Figure 3
figure 3

Ball-and-stick representation of key residues in bfloGFPa1 (gold) and bfloGFPc1 (red) that appear determinants of chromophore energetic stability.

The x-ray crystal structure of the brightly fluorescent bfloGFPa1 exhibited two unique features that were different from the structures of the dimmer bfloGFPc1 and copGFP. The first property relates to the atomic displacement factors (ADP) or B-factors, which partially represent the thermal motion and disorder of a particular atom averaged across one or more crystals used for the dataset employed during coordinate and ADP refinement45. The average B-factor for the bfloGFPa1 chromophore atoms refined to a value of 9.2 Å2, which is much smaller than 39.2 Å2 for bfloGFPc1 or 26.8 Å2 for copGFP. While only partially indicative of thermal motion associated with any particular atom or group of atoms, the low B-factors for the atoms making up the chromophore in the bfloGFPa1 crystal suggests the chromophore possesses particularly low thermal motion with energy dissipation occurring primarily through fluorescence in bfloGFPa1.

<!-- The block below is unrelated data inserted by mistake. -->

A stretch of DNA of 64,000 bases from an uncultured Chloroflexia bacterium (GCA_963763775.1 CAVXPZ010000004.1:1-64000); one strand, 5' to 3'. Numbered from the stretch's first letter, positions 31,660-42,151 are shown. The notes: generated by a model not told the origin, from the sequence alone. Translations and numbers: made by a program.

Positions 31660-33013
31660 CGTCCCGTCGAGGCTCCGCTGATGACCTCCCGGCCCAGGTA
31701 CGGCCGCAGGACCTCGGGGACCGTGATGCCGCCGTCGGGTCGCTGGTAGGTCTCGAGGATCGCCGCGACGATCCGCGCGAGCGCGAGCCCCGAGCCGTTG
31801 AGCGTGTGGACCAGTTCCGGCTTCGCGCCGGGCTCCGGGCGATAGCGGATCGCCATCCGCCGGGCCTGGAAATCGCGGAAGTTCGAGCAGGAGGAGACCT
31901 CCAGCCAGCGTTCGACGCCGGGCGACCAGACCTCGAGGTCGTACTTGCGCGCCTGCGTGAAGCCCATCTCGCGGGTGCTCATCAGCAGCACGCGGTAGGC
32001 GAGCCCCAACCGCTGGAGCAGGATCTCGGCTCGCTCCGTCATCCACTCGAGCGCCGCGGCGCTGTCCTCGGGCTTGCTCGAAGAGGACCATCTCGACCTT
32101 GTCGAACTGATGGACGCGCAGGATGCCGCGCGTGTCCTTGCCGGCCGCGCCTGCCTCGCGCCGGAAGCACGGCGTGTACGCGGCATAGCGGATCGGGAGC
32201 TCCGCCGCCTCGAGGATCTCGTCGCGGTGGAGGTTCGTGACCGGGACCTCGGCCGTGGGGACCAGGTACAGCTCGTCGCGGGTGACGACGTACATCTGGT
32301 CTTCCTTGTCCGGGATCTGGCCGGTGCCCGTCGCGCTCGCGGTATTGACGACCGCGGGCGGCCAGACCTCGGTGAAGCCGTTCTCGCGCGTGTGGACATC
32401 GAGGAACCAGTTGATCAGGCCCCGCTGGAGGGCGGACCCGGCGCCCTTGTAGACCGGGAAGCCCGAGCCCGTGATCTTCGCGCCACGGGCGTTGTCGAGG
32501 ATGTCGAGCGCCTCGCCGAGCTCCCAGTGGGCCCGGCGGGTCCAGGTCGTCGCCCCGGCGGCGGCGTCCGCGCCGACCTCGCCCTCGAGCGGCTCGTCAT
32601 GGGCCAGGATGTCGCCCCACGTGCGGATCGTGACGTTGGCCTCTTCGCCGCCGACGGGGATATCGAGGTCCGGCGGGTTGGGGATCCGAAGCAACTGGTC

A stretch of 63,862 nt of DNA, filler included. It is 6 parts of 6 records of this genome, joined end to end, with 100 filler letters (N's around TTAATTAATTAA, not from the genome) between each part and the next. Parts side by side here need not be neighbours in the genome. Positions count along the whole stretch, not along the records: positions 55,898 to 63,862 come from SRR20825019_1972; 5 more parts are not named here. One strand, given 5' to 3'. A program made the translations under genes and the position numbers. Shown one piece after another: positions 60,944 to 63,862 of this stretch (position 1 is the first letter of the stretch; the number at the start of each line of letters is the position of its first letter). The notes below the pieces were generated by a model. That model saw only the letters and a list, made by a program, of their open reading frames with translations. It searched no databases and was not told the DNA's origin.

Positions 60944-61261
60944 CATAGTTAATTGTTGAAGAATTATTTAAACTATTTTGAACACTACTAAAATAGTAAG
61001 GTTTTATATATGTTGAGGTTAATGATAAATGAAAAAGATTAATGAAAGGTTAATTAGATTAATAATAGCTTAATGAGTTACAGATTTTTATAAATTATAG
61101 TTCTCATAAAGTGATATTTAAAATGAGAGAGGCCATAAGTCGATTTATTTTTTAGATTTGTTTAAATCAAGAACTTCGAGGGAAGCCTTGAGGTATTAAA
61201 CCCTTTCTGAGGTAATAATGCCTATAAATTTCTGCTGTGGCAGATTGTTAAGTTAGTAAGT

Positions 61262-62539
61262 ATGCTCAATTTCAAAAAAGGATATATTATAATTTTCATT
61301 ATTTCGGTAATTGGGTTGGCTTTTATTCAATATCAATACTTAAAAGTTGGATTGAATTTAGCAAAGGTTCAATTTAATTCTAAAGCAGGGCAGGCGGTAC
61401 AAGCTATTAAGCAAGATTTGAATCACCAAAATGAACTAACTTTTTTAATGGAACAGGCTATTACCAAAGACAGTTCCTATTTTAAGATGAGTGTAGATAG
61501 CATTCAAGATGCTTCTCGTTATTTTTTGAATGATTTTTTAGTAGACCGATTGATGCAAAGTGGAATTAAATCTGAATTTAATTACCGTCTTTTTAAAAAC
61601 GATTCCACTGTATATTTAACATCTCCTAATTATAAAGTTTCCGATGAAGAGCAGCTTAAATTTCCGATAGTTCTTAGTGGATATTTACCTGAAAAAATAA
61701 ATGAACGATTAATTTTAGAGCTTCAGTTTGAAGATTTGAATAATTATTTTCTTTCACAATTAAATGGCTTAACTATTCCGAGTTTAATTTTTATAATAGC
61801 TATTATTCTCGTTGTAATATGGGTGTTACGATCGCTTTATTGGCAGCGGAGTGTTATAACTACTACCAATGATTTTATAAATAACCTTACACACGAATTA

The second unique feature relates to the hydrogen-bonding network of the chromophores' phenolic hydroxyl groups. In the case of bfloGFPc1, copGFP and many other GFPs, the phenolic hydroxyl moiety forms hydrogen bonds with one water molecule and two residues from the protein cavity, usually involving a Thr-Arg (copGFP), Ser-Trp (bfloGFPc1), or His-Thr (eGFP). In the case of brightly fluorescent bfloGFPa1, a Cys residue, Cys 139, resides proximal to and within hydrogen bonding distance of the chromophore's phenolic hydroxyl moiety. The remaining two hydrogen bonds form with water molecules anchored in the chromophore cavity (Fig. 4), which emphasizes the concerted role chromophore contacting residues play in modulating chromophore rigidity.